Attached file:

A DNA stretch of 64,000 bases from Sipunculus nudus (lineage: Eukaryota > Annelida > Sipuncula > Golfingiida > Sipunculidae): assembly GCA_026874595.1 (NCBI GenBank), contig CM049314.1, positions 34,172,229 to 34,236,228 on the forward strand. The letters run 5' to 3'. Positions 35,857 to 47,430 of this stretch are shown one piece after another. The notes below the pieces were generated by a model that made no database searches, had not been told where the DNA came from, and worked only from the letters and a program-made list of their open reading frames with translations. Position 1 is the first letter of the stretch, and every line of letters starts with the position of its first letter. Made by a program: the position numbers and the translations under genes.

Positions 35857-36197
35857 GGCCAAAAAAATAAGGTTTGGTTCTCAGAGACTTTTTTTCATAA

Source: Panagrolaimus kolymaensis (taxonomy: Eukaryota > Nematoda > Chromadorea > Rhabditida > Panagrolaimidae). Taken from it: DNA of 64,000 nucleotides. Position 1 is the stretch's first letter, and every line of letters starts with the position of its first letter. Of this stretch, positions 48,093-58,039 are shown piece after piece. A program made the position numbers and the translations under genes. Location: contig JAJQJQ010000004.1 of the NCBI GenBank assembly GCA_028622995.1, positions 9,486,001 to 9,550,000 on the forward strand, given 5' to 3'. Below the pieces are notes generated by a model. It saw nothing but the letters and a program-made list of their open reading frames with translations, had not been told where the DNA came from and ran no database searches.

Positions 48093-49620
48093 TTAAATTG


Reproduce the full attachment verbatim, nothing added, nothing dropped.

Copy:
A DNA stretch of 64,000 bases from Sipunculus nudus (lineage: Eukaryota > Annelida > Sipuncula > Golfingiida > Sipunculidae): assembly GCA_026874595.1 (NCBI GenBank), contig CM049314.1, positions 34,172,229 to 34,236,228 on the forward strand. The letters run 5' to 3'. Positions 35,857 to 47,430 of this stretch are shown one piece after another. The notes below the pieces were generated by a model that made no database searches, had not been told where the DNA came from, and worked only from the letters and a program-made list of their open reading frames with translations. Position 1 is the first letter of the stretch, and every line of letters starts with the position of its first letter. Made by a program: the position numbers and the translations under genes.

Positions 35857-36197
35857 GGCCAAAAAAATAAGGTTTGGTTCTCAGAGACTTTTTTTCATAA

Source: Panagrolaimus kolymaensis (taxonomy: Eukaryota > Nematoda > Chromadorea > Rhabditida > Panagrolaimidae). Taken from it: DNA of 64,000 nucleotides. Position 1 is the stretch's first letter, and every line of letters starts with the position of its first letter. Of this stretch, positions 48,093-58,039 are shown piece after piece. A program made the position numbers and the translations under genes. Location: contig JAJQJQ010000004.1 of the NCBI GenBank assembly GCA_028622995.1, positions 9,486,001 to 9,550,000 on the forward strand, given 5' to 3'. Below the pieces are notes generated by a model. It saw nothing but the letters and a program-made list of their open reading frames with translations, had not been told where the DNA came from and ran no database searches.

Positions 48093-49620
48093 TTAAATTG